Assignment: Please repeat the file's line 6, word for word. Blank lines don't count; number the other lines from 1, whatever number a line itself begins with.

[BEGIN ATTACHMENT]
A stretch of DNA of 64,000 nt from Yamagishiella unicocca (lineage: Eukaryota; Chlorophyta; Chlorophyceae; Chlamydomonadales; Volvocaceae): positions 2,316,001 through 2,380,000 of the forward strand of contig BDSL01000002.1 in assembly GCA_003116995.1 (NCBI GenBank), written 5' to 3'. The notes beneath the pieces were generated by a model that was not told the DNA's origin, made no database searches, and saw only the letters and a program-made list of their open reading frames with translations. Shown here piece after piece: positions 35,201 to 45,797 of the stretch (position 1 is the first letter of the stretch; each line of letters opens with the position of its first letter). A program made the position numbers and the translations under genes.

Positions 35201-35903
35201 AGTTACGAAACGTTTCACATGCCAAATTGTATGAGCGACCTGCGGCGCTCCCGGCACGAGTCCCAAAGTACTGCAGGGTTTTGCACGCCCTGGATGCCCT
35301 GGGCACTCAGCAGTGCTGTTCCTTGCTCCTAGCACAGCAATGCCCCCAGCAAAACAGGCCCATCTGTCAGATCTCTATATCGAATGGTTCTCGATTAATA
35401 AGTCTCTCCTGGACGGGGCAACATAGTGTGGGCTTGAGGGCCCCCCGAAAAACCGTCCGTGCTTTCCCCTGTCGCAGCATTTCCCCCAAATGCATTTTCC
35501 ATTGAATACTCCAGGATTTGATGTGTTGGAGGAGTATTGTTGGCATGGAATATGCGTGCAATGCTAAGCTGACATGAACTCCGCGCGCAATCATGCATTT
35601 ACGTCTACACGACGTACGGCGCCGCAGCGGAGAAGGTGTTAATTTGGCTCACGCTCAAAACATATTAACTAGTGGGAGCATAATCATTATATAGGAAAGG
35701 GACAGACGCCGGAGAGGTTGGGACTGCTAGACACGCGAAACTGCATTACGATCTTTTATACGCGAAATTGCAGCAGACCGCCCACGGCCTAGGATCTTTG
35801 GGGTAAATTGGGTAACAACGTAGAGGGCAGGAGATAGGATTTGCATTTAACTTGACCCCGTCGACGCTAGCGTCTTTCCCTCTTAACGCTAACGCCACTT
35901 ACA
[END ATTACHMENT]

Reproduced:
35501 ATTGAATACTCCAGGATTTGATGTGTTGGAGGAGTATTGTTGGCATGGAATATGCGTGCAATGCTAAGCTGACATGAACTCCGCGCGCAATCATGCATTT